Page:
In these corona times, some people want to meet up with (a maximum of three) friends. Others keep their doors closed to all visitors. Omroep Brabant made an appeal on Facebook about this. Many people gave their interpretation of ‘social distancing’.
But the question is: how do you deal with it if you aren’t entirely in line with friends or family and a discussion arises? Two meters away from each other, a small group visiting or no one at all. How people adhere to the new corona rules varies. And then, sometimes there can be dissatisfaction or discussion about what is and what isn’t allowed.
“I get angry that some people just pretend nothing’s wrong, while they’re a danger to other people, including me,” says Anne-Marie on Facebook. “I’m greatly irritated to see people meeting with others who aren’t from the same household,” Linda writes. “Don’t worry,” writes someone else. “Everyone deals with this in their own way.”
Why do such ‘corona discussions’ start? It’s mostly because people interpret the same rules in different ways, says sociologist, Peter Achterberg, of Tilburg University. “At most, you can visit with three people, but rather don’t. Some people take that ‘rather don’t’ part seriously, while others think – it’s fine, let’s go and visit.”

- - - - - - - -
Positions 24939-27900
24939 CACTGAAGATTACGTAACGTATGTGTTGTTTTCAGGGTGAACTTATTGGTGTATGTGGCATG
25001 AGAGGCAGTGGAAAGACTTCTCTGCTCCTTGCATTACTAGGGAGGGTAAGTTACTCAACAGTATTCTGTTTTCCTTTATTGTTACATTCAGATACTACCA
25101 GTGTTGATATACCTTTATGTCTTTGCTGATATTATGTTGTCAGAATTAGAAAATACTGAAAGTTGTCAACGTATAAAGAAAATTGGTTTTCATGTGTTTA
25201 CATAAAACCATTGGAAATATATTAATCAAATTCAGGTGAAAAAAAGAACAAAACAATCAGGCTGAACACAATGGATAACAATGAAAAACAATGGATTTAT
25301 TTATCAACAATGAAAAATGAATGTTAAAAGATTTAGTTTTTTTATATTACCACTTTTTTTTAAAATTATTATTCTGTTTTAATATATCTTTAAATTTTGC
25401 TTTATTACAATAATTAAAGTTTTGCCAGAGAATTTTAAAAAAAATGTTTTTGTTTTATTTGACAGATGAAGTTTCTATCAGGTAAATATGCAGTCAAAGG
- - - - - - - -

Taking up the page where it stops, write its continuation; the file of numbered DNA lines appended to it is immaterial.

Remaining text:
According to Achterberg, people with different expectations and ideas look at what is and isn’t allowed differently. “Then, differences can arise. That’s why people with the same advice do different things.” The sociologist also thinks much of it also has to do with our own situation – how we look at and apply the corona rules.
He mentions acquaintances he has in Spain as an example. “In their housing complex, one family has a dog. It’s constantly loaned out, so people can go outside anyway. Walking the dog’s still allowed there. People always look for the interpretation that suits them best, so they can continue to do what they want”.
But what do you do when you have differences of opinion about social distancing? “I think it’s all about talking to each other,” says the sociologist. “And also, give each other the space to refuse visitors. Or maybe tone it down a bit once in a while.”
Because no matter how clear the rules are, discussion remains. “That’s part of living together. It’s the same as in traffic: there are regular discussions about what’s allowed and what’s not, although the rules are clear enough.”
Translation: Chaitali Sengupta, who gives Inburgering classes. Click here for more info.